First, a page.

Trying to Unblock & Prevent Writer’s Block

Hi all! I don’t normally post on Thursdays, and I’m still not posting, but I have a fellow writer, Jakob Barry, who would like to share his ideas on how to blast away writer’s block. Please welcome Jakob!

Jakob BarryJakob Barry writes for Networx.com. He covers various home improvement topics including cleaning estimates and eco-friendly window cleaning services.

I admit it. I’m a writer who occasionally suffers from writer’s block and, as any other writer knows, it’s especially painful when there’s a looming deadline. Every moment that goes by adds to the stress and makes the hole seem deeper and deeper.

However, since most of what I write about is home improvement related I’ve learned a great deal about space and found some ingenuous ways to overcome and even prevent this predicament. For example, consider the following:

Our surroundings: It came to my attention years ago that the state of our workspace can greatly affect how well we produce. This is true for most professions but unlike some trades where working in the center of chaos can be normal, writers generally need some sanity. That’s why whether you work from home or in an office keeping the immediate desk top space immaculate and the surrounding space clutter free is important. Depending on how busy you are it may require hiring a maid for the house work or a cleaning service for the office but, in the end you will breathe better and have an easier time getting over the hump.

Vantage point: It used to be that writers stared at rectangular pieces ofWriter's Block cartoon paper for hours on end. Today it’s a computer screen, but the effect is the same with our eyes getting overworked, causing information traveling back and forth, to and from the brain to get lost in a lot of static. That’s why stimulating the eyes elsewhere can be helpful in trying to stay focused and remain unblocked. Windows are a key ingredient in allowing a person to look past everything that surrounds him into another domain without going far.

Unfortunately, sometimes the view isn’t all it’s cracked up to be or the writer finds himself in, what some would literally call, a writers block: a room without windows. If that’s the case the best thing to do is go outside for a few minutes during a break and try to catch some horizon. Other options are placing mirrors, paintings, and designs on the walls to come to the eye’s rescue.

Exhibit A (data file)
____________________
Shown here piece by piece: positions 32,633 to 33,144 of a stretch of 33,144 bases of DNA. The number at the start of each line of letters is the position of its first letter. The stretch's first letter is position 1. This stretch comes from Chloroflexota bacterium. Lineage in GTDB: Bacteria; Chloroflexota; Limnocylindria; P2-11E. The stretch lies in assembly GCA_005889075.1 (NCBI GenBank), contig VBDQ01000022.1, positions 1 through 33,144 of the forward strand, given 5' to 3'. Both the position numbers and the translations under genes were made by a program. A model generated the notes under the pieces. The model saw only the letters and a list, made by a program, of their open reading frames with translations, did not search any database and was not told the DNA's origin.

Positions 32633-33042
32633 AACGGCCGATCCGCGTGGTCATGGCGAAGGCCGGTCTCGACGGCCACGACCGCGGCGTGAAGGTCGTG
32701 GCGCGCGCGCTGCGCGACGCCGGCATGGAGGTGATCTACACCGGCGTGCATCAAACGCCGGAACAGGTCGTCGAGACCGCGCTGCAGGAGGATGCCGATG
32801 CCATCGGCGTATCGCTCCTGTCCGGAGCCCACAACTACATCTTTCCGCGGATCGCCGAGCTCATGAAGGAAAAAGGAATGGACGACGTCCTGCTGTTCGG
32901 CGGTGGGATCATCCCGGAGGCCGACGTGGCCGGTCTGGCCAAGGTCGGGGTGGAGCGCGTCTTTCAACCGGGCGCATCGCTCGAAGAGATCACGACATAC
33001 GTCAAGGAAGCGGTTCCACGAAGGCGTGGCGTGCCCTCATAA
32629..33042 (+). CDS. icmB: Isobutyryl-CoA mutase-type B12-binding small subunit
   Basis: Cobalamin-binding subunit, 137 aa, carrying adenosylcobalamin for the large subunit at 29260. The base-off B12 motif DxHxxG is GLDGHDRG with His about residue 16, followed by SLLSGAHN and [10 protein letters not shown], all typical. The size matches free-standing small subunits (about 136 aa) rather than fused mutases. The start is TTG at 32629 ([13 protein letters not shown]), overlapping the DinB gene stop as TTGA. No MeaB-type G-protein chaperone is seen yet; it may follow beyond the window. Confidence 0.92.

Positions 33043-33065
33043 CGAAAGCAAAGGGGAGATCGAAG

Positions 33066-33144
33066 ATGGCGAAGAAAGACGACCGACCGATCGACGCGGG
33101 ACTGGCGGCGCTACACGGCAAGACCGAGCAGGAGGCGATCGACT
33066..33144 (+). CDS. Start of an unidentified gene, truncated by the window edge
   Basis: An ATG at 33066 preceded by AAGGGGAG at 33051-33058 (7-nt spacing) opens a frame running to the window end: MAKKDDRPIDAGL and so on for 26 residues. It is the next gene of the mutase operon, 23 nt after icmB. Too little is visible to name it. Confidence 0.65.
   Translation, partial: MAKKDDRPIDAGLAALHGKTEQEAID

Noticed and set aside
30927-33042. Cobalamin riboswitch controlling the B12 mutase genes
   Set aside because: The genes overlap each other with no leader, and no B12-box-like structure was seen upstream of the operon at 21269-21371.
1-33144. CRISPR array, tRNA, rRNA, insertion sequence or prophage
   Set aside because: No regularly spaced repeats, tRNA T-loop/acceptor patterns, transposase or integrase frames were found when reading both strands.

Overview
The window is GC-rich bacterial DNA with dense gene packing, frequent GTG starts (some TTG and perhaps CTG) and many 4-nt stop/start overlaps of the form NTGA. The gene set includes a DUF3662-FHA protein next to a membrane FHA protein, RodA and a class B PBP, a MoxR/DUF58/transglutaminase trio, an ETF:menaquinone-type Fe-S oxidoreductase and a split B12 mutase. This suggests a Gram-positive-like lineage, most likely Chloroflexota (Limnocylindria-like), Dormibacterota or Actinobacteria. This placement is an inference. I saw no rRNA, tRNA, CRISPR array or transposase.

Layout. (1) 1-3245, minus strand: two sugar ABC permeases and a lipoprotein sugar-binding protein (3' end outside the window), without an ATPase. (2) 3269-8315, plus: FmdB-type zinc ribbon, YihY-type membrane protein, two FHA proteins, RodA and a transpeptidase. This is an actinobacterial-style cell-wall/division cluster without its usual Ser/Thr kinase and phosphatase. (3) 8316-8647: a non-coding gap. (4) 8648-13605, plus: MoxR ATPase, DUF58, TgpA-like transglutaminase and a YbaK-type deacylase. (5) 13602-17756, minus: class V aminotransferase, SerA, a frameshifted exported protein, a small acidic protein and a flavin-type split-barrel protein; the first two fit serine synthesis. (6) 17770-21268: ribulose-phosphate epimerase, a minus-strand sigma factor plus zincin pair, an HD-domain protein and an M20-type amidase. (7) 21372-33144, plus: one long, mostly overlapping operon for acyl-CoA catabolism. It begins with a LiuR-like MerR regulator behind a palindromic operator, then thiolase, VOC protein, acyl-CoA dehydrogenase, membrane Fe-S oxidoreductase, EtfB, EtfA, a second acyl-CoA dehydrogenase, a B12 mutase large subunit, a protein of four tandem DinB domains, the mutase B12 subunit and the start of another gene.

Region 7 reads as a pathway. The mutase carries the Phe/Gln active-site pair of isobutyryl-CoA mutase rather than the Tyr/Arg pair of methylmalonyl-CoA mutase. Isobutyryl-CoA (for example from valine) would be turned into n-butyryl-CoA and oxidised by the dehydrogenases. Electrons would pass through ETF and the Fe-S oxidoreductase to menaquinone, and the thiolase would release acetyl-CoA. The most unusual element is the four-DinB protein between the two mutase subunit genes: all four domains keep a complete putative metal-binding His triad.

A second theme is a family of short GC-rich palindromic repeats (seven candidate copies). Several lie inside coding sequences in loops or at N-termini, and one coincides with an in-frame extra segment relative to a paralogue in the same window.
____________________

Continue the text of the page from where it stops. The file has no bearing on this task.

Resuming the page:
Positive distractions: Sometimes being distracted from a distraction is a positive tool for getting out of a funk, as being creative in an alternative way may help restart the flow. It may be drawing, playing an instrument, or simply writing about something you don’t usually write about or something you want to write about. I keep a guitar next to me whenever I need to strum a few chords. Either way it can give the mind a chance to feel free enough to enter back into your priorities.

Exercise: Very often getting the heart pumping is a good way to reclaim your focus. Make the time to go for a jog, a bike ride, do yoga, or lift weights. These are all examples of challenging physical activity which are good tools for reviving the spirit.  

Would any of these techniques work for you? What have you found to break through that concrete wall?

Thank you, Jakob!

For more help with Writer’s Block, check out author, Holly Lisle’s selection ofHolly Lisle writer’s courses, one of which is >>>>>>

You know I love hearing from you and anxiously await your comments!

Stay tuned tomorrow for my From the Heart post on tackling another hurdle in Talk to Your Mountain.

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12 thoughts on “Trying to Unblock & Prevent Writer’s Block

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  4. Hi Jakob – great tips, thank you for sharing them here at Marcia’s blog! I too find that giving my eyes something other than my screen to look at (a walk or hike or even just a trip to the gym, store or pub for a change of scenery) helps hit the refresh button on my writing mojo. I also agree that exercise helps – I recently started working out again with some reluctance because I didn’t want to give out writing time. But I’ve found that I’m more energized and clear-headed when I DO write, and that makes up for a little sacrifice in terms of time. I also find that stepping away from the piece I was writing when I “got stuck” and writing something else – ANYTHING else – helps remind me that it isn’t my writing that is blocked so much as my thoughts or feelings on the work in progress. That restores my confidence and keeps me going.

  5. Pingback: An Alternate View of Writer’s Block « bardicblogger

  6. Great ideas! My desk is a cluttered mess, but that’s how I like it. I’ve got dragons and castles all over the place and they inspire me. Okay, so not really, but they’re fun to look at.

    Also, I keep an exercise ball in my office so I can switch my desk chair to the ball every now and then to mix it up and help strengthen my core. Works wonders.

    Thanks for the informative post!

    • Hey Tameri, that idea with the ball instead of the chair is one I need to use. My ball sits on top of an armoir where my cat can’t get to it. Need to get it down to strengthen my core!

    • Tameri, Thanks so much! I also admit to keeping a few things around the work/creative space too; some old toys that bring inspiration, other tchotchkes, and some hats for when I’m really bored and out of it.

I love it when you tell me what you think!

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